I don't think I've ever had the opportunity to try a sweet potato casserole with marshmallows on top. We never had them at our Thanksgiving table and I know my mom never made them. She did (and does), however, make these. The potatoes have an incredibly soft, creamy center and chewy caramelized exteriors. Somehow the spices and the suger actually permeate the potato and the whole piece becomes this sweet, spiced, creamy, chewy bite of euphoria. No, that is not hyperbole.
Now, as you know if you've been reading my blog for a while, my mom can be a bit secretive when it comes to her favorite recipes. Her favorites are also, almost inevitably, my favorites, which can lead to some interesting conversations. My mom has been making these potatoes for years, and I have never seen her so much as chop a sweet potato. It's like she was hiding in the pantry while making them just in case curious minds might be hanging around the stove.
But this year, we're having a spatially challenged Thanksgiving (which is a gracious way of saying our family is celebrating at all corners of this country) and I had a feeling she might give me the recipe if I called and asked for it.
"Mom, can you tell me how to make those candied sweet potatoes?"
"No seriously, I want to make them for Thanksgiving this year."
She laughs again. "Sure honey, sure. First, you're going to need some sweet potatoes." No number given.
"Cut them up and boil them until they are almost cooked, like al dente potatoes".
At this point I interrupted and asked if she peeled the potatoes first. "Well, it's really up to you, isn't it?" she replied. "Sometimes I do and sometimes I don't." Secondly, I've never cooked a potato to 'al dente' in my life. What does an al dente potato feel like? Who knows. Apparently my mother.
"In a pan, mix together butter, brown sugar, spices, and honey. Pour that over the potatoes and cook them until they are caramelized." I asked what temperature and she said "somewhere between 300-350, I've done it lots of ways".
Okay then. Armed with my new guidelines, I created this recipe for you. I made these potatoes yesterday and then shamelessly ate half the pan, by myself, at 2 in the afternoon. You don't need to add the bourbon, but it does add another depth of flavor to the potatoes.
Here's the beauty of this recipe: it is super simple, uses ingredients you probably already have, and is SO DELICIOUS. You can make these up to three days ahead and then reheat them before serving, and they will be just as good as on day 1. I would make them in the 13x9 or other deep pan, then store them in a tupperware once they have cooled, and reheat them on a sheet pan for maximum crust-chewiness.
Here's the challenges with this recipe: In order to make them properly, you can't overcrowd the pan, which means it doesn't make very many. Which means your Thanksgiving guests might come to blows over the last candied sweet potato. Don't say I didn't warn you. Additionally, even though you may want to make more to avoid such an embarrassing incident, they have to be in a pan with 2" sides as the caramel will boil during cooking and coat the potatoes. If you happen to have a hotel pan laying around, you could use one of those and easily double the recipe. Or, you could make multiple 13x9's ahead of time, then reheat them on a single sheet pan. These are my ideas for your Thanksgiving prep. You're welcome.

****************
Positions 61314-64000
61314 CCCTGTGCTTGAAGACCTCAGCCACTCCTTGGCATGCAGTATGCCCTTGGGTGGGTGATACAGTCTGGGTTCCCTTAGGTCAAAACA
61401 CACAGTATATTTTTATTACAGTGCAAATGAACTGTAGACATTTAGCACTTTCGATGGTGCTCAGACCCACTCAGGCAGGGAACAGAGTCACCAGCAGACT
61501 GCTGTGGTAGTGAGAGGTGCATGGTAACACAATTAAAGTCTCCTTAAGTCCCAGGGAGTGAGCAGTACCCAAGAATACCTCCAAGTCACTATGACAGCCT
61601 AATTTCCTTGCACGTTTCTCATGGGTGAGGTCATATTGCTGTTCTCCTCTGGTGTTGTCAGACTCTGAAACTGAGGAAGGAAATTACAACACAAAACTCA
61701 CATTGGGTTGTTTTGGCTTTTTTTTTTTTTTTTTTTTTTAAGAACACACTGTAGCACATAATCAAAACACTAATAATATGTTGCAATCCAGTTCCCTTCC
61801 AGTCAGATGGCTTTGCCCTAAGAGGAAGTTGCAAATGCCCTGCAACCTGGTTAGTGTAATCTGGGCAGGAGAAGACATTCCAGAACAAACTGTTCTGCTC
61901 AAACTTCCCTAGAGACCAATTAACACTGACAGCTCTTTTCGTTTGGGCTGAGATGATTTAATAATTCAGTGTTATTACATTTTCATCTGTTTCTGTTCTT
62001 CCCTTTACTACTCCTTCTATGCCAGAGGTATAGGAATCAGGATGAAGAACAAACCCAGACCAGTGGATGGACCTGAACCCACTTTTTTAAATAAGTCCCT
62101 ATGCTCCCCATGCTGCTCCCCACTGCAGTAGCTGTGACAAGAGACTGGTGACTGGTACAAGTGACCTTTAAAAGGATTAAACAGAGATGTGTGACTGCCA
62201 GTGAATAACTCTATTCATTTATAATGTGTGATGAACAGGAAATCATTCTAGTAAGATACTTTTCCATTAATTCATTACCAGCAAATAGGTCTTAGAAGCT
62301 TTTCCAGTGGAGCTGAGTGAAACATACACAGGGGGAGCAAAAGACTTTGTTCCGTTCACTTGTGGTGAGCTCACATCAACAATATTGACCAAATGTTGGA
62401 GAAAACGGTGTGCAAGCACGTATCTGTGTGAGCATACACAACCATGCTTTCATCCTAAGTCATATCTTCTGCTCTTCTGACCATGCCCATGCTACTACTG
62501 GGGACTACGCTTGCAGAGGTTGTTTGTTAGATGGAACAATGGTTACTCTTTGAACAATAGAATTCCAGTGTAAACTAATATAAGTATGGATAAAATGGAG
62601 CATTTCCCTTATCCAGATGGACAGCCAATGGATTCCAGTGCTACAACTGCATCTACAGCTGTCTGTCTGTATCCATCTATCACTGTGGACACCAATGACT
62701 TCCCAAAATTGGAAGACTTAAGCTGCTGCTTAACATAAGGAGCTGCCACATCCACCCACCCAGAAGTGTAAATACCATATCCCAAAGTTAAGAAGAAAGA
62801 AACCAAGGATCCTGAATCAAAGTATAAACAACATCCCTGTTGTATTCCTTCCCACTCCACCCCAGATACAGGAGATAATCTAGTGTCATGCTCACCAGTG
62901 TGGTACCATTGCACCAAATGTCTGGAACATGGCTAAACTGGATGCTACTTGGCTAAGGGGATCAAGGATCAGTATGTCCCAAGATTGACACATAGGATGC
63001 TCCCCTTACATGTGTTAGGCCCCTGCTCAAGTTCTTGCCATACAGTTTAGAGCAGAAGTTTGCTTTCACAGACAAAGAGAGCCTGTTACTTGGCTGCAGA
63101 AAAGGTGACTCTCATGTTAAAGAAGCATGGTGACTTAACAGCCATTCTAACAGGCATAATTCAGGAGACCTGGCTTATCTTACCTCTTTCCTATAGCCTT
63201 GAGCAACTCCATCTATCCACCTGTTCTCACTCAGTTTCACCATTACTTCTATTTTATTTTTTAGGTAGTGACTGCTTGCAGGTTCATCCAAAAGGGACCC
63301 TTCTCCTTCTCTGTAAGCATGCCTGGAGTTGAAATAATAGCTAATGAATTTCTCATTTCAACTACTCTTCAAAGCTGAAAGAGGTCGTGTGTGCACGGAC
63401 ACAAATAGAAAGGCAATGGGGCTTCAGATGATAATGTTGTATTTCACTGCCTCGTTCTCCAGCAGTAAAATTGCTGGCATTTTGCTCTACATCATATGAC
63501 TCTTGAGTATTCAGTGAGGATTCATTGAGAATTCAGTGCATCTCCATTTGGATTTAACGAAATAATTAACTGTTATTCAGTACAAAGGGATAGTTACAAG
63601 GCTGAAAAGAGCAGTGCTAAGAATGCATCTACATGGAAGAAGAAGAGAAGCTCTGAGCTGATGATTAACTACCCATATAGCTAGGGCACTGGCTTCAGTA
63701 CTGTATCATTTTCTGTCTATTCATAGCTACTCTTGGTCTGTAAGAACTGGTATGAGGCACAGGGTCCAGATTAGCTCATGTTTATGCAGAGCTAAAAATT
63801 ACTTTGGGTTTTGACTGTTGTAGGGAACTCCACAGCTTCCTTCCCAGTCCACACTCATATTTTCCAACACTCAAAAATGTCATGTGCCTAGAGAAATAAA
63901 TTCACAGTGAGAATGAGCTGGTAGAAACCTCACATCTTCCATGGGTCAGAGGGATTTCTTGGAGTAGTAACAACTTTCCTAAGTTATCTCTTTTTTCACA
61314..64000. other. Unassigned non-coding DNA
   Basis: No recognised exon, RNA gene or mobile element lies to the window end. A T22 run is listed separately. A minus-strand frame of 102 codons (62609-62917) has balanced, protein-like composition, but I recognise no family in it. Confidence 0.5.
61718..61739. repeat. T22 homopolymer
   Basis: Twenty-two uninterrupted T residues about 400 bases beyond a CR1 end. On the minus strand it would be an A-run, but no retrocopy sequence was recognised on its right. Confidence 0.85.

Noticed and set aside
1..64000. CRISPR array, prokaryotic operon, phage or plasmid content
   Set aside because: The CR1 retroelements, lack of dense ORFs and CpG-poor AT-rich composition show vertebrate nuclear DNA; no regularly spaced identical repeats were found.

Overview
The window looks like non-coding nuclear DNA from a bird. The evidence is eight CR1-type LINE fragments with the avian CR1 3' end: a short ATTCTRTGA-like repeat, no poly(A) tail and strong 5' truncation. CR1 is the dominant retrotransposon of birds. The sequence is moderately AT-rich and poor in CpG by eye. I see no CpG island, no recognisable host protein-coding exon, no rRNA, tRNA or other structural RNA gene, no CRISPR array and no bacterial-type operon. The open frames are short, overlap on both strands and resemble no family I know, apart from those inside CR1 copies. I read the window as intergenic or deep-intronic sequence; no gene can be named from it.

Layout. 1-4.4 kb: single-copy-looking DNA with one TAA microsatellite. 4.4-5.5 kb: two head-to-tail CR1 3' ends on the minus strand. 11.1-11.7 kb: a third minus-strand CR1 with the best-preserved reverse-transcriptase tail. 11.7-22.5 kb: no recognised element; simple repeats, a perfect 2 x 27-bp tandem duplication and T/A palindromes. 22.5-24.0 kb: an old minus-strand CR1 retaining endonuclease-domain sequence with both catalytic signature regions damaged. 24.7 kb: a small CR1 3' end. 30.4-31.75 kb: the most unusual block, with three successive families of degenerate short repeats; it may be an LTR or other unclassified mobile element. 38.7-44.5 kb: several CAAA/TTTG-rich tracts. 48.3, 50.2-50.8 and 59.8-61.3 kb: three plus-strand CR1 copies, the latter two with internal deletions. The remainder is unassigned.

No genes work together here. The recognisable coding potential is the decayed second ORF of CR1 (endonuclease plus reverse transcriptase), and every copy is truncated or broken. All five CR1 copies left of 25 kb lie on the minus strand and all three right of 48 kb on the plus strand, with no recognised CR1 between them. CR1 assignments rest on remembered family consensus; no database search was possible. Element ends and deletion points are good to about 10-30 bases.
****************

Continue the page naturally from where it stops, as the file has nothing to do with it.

So, here's how it's done:
Preheat your oven to 300 and butter a 13x9 very well with soft butter.
Peel three medium sweet potatoes and slice them into 1/3" slices.
Put the sweet potatoes into a large pot and cover with cold water. Bring to a boil and cook for 10 minutes, or until you can just pierce the slices with a fork. Immediately pour the slices into a strainer and set aside to drain.
While the potatoes are cooking, make the sauce by combining the butter, brown sugar, maple syrup, and spices in a small saucepan.
Stirring constantly, bring the mixture to a boil over medium heat. Cook for three minutes more after it starts to boil, then remove from the heat.
Very carefully stir in the bourbon (it will bubble vigorously). Now all you have to do is assemble!
Place the sliced potatoes in the prepared 13x9 in a single layer. You do not want them to overlap at all. If there are spaces between your potatoes, that's okay. Funny story: all of my glass and ceramic baking dishes are in storage still, so I used these two smaller pans. Whatever works for you.
Pour the caramel mixture over the sweet potatoes. You want there to be caramel on top of each potato but otherwise no finesse is needed here.
While the potatoes are baking, the caramel will boil and darken. It's okay. Everything will turn out great. This is why you want to use a glass or ceramic pan- if you use metal, I can't promise the caramel won't burn.
Bake the potatoes for 1 hour at 300. Then turn the oven up to 325 and bake another 20-30 minutes.
That's it! And my-oh-my you're welcome. Remember, you can make these totally ahead, then chill them and reheat them at 300 on a cookie sheet for dinner. That way, if you only have two ceramic pans in your house to bake with, they aren't tied up with candied sweet potatoes. I'm just saying.
Here's the recipe: